Time-Gated Imaging

What is Time-Gated Imaging?

Time-Gated Imaging is a type of stroboscopic imaging process.  The Imagex™ camera generates Lamp Trigger Pulses at a user-defined frequency. For a period after the lamp pulse (know as the ‘Gate Delay’) the camera is insensitive. The camera then becomes sensitive for a user-defined time period (known as the ‘Gate Width’). This process repeats until enough ‘Gated’ signal has accumulated to readout as an image. Imagex™ cameras have cooled CCDs allowing them to integrate for 10s of seconds for each frame.

This process allows the user to suppress or ‘Gate Out’ unwanted short lifetime signals or alternatively to capture different components of a Long-Lifetime Fluorescence Decay to obtain Lifetime-related contrast

Imagex™ camera systems combine all the components of a time-gated imaging system within a single unit that can be programmed via the USB2.0 interface from a Windows PC using the supplied software.

 

Imagex™ camera systems combine all the components of a time-gated imaging system within a single unit that can be programmed via the USB2.0 interface from a Windows PC using the supplied software.

Detecting and Multiplexing Long-Lifetime labels

The ability to ignore or ‘Gate Out’ the signal during and shortly after the excitation pulse means that short-lifetime emission can be effectively suppressed. This means that the Imagex™ camera can carry on integrating for a longer time without becoming saturated with so-called ‘Background’ signal. This results in higher sensitivity and selectivity for your long lifetime probes. These include Lanthanide compounds such as Europium and Terbium chelates and cryptates, Oxygen- and Temperature-sensitive compounds including ruthenium complexes and metallo-porphyrins. For microsecond and millisecond probes we recommend the Imagex-TGi system.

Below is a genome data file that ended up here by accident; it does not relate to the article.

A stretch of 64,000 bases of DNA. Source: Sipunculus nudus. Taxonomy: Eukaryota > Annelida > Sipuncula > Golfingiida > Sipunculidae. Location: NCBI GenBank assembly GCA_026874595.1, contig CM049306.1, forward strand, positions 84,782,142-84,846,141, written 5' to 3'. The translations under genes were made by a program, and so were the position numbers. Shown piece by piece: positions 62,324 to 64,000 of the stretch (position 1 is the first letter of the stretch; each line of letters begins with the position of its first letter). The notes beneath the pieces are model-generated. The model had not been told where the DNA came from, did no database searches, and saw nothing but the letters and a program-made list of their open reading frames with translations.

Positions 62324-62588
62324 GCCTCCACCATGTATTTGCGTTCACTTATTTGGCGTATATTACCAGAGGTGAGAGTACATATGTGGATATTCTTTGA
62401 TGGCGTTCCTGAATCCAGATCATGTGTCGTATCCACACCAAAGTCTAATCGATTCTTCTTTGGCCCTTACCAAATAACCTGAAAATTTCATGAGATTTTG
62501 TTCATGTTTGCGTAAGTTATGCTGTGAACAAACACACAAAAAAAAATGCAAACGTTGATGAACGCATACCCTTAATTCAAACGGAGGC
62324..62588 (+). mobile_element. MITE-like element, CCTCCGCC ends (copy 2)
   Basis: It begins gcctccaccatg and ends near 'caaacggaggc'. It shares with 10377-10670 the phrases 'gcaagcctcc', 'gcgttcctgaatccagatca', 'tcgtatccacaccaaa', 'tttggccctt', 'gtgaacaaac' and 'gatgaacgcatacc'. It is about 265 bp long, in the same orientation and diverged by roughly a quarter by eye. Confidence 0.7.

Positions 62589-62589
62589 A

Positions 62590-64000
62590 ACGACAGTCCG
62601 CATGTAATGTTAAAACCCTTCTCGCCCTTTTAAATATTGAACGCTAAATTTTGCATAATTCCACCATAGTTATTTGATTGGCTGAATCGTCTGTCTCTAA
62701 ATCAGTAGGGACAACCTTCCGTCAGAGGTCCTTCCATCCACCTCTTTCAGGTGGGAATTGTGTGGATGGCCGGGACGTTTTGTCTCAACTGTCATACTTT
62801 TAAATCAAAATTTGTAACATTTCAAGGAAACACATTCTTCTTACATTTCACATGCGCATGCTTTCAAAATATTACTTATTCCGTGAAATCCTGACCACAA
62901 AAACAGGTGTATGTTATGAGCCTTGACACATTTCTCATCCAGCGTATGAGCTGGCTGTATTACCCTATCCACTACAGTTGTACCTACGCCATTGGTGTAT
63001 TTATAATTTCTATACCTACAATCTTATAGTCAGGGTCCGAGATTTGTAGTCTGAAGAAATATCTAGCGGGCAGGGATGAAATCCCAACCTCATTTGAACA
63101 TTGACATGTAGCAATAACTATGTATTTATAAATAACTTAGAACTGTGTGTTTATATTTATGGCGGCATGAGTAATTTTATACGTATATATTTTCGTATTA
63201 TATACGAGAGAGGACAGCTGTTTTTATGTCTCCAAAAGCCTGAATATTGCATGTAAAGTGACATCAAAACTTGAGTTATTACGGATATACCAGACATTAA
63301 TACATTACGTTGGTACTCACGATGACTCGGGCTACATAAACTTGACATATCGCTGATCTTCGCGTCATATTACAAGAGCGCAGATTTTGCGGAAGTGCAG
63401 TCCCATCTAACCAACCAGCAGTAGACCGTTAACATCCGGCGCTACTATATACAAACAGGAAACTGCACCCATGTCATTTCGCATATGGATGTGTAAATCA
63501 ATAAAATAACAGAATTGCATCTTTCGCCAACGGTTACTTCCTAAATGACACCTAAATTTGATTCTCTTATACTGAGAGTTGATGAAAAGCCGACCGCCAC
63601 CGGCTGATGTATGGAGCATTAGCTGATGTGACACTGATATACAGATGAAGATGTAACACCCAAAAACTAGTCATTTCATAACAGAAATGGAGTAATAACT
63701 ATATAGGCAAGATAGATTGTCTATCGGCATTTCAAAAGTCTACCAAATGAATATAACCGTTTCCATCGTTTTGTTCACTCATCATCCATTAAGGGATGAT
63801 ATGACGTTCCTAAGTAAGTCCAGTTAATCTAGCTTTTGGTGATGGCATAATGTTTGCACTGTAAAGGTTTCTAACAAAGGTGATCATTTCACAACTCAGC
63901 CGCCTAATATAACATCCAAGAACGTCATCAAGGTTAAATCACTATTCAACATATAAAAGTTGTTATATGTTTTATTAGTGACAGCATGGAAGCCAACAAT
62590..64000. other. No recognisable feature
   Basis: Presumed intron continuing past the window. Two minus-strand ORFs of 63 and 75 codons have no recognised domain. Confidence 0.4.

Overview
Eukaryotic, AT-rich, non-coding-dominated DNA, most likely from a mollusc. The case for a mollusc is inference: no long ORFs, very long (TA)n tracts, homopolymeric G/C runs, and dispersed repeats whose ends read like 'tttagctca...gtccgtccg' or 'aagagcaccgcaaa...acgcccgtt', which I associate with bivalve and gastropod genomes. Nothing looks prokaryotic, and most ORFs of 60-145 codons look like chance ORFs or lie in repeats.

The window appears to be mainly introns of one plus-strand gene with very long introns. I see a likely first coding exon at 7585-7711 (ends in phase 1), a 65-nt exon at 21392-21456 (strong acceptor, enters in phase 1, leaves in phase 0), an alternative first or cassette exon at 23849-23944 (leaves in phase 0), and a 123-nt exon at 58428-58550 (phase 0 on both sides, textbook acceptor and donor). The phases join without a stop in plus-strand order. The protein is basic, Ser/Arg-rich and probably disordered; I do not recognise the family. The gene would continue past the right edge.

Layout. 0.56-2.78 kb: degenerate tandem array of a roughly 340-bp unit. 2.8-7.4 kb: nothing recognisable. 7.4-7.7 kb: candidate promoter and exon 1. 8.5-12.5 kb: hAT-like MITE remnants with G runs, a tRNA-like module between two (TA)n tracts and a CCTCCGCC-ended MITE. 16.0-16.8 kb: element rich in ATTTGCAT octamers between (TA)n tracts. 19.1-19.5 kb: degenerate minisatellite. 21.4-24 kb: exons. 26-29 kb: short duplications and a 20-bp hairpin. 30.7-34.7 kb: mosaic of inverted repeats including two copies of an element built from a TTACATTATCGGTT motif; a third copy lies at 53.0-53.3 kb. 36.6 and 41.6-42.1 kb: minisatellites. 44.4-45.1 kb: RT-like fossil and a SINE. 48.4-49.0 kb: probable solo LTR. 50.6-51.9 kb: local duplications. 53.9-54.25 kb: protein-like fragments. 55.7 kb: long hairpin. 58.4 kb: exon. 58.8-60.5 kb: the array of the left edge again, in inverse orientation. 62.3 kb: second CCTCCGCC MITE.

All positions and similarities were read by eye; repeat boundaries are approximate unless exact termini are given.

The Imagex-nanoCCD system also allows shorter lifetime probes to be studied including the large family of semiconductor nanoparticles known as the Quantum Dots and is recommended for millisecond, microsecond and nanosecond probes.

 

 

The images above show an Eu Cryptate-labelled microarray deposited onto a nylon hybridisation membrane. The sample was detected with the Imagex-TGi system in ‘Ungated’ (20msec exposure) and ‘Gated’ (8000msec exposure) modes. The gating frequency for the ‘Gated’ Images was 300Hz with a Gate Delay of 300usec and a Gate Width of 2000usec. The excitation source was a pulsed Xenon flashlamp. The experiment shows the ability of the Imagex-TGi system to reject huge amounts of short-lifetime background fluorescence when used to detect a Long-Lifetime probe. Because the frequency response of Imagex camera systems is intrinsically wideband it is very well suited to multiplexing on the basis of fluorescence lifetime. This means that even where fluorescent probes have overlapping emission spectra they can easily be distinguished from each other if they have very different lifetimes.

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